Australian Aviation Museum

Starkie Drive, Bankstown Airport (02) 9791 3088

Clancy Skybaby

The Clancy Brothers
Jack Clancy was the youngest of the three Clancy brothers who burst into prominence in 1931 with the Skybaby, a single-seat light aircraft they had designed and built themselves. In the era of the Depression, it was the highly successful Skybaby which led them into aviation and an escape from infrequent and poorly paid jobs.

Bill Clancy was the talented designer of the Skybaby. He went on to a career as a noted engineer with the railways. During World War Two he played an important role in the Beaufort construction program.

Allan Clancy became a popular and respected flying instructor with the Kingsford Smith Flying School and later served in the RAAF. After the war he worked for Butler Air Transport but his flying career ended following an unfortunate accident in a DCA aircraft in 1951.

The Clancy Skybaby
The Skybaby was a fully-acrobatic, single seat light aircraft with a strut-braced, parasol wing. It was of all wooden construction and covered with lrish linen. The fuselage was a Pratt truss with 3/4 inch square longerons with l/8-inch ply gussets, and weighed just 16 lb bare. The wing employed a Gottingen 426 airfoil, and had a l/2-degree dihedral. The spars were "I" beams with 9/16-inch by 1/2 inch flanges and l/8-inch ply webs. The aircraft had a divided undercarriage with hard tyres, and a tailskid. Before long, the main wheels were replaced with balloon tyres on 5-inch by 4-inch hubs (the same as the tailwheel on Kingsford Smith's Lockheed Altair).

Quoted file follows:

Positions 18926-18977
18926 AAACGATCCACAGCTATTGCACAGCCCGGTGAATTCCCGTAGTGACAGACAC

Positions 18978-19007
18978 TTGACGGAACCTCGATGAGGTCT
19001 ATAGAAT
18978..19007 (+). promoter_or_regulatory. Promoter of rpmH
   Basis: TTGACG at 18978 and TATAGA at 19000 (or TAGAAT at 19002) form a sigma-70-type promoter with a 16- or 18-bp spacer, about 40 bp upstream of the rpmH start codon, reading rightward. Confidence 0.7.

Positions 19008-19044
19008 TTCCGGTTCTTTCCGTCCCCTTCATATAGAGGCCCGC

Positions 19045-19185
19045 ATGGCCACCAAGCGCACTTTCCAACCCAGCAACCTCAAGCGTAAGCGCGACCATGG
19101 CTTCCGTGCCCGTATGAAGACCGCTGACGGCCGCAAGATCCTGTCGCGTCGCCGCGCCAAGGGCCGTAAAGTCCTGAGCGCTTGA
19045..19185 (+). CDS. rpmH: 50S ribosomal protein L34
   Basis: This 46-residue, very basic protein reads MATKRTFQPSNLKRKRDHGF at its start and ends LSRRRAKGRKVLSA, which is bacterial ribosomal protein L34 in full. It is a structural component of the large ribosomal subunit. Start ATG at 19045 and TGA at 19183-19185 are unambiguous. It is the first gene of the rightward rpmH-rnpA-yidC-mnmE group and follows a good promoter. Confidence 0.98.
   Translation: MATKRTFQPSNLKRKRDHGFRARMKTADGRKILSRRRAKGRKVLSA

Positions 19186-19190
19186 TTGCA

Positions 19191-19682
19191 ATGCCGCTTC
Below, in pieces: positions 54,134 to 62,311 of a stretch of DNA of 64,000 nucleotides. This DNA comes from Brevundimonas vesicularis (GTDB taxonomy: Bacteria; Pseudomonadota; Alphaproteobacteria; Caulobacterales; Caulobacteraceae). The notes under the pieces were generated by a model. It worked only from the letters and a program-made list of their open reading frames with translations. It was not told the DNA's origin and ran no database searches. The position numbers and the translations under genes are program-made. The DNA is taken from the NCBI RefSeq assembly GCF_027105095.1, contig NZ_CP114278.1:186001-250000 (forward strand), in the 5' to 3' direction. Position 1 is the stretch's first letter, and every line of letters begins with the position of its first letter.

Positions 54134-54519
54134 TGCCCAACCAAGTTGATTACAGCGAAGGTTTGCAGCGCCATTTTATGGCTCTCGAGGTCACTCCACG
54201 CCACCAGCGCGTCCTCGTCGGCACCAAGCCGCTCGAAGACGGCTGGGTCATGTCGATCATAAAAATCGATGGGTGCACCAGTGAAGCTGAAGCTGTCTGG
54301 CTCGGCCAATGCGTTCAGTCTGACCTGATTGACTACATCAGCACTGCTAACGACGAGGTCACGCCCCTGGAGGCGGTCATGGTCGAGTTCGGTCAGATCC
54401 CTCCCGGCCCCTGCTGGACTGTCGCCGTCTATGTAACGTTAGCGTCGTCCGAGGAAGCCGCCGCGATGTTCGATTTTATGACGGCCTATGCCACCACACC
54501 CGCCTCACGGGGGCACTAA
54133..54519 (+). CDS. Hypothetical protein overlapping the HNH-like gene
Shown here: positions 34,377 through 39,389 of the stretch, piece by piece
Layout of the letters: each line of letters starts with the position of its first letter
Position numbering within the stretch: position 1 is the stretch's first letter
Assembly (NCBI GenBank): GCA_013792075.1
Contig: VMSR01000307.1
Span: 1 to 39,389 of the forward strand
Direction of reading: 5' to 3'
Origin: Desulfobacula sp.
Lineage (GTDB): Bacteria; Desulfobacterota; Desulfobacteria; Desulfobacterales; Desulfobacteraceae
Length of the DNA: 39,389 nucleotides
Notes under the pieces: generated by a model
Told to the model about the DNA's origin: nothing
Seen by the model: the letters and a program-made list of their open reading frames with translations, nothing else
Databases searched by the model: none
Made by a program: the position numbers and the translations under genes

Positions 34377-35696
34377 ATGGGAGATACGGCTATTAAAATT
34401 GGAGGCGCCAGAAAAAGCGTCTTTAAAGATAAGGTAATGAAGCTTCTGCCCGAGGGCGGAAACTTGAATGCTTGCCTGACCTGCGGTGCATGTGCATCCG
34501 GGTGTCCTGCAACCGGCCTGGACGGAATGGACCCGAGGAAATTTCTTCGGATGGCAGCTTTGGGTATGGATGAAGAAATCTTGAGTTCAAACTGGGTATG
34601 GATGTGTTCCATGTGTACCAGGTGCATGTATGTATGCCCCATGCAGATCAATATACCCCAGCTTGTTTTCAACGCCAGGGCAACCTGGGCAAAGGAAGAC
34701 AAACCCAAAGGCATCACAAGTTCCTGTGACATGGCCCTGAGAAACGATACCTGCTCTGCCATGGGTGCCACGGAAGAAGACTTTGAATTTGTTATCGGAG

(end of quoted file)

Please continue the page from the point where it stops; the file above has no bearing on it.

The Henderson engine, in it's original side valve configuration, ran at its maximum of 3,000 rpm and suffered overheating problems. Bill Clancy replaced the top half of the engine with new cylinders and alloy pistons, increasing the bore by 9/16 inch to 3-1/8-inch Overhead valves of increased diameter were fired in well finned heads cast in bronze for better heat dissipation and to eliminate the need for valve seat inserts. (This was before the appearance of the first de Havilland Gipsy Major engines, which featured similar heads).

A full dual ignition system was fitted and, in its modifed form, the engine delivered 38 brake horsepower at 2550 rpm The compression ratio was increased to 5:1 and it cruised smoothly at 2200 rpm. An extension shaft was bolted to the crankshaft flywheel flange. This shaft was tapered to fit the propeller hub (which was turned down from a Model T Ford rear wheel hub) and carried a shoulder to accommodate a ball thrust bearing in the nose cone, which was fabricated from mild steel sheet.

Gross-Weight 560 lb
Empty Weight 330 lb in original form 350 lb when modified
Span 25 feet 6 inches
Length 16 feet 2 inches
Wing Area 104 square feet
Wing Loading 5.4 Ib/sq.ft
Span Loading 22.2 Ib/ft
Power Loading 14.7 Ib/hp
Cruising Speed at 2200 rpm 55 mph.
Stalling 8peed 30 mph.
Fuel 31/2 Imp Gals at 13/4 Imp gph.
Propeller 60 inch by 36 inch
Differential brakes, 5-inch by 4-inch tyres, coil springs in telescopic landing gear legs.

* The Museum's Clancy Skybaby is a later model, incorporating a Praga "B" 40hp flat twin engine.

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Australian Aviation Museum Bankstown Inc., Sydney NSW Australia.
Phone (02) 9791 3088
PO Box 420, Panania NSW 2213 . All Rights Reserved.

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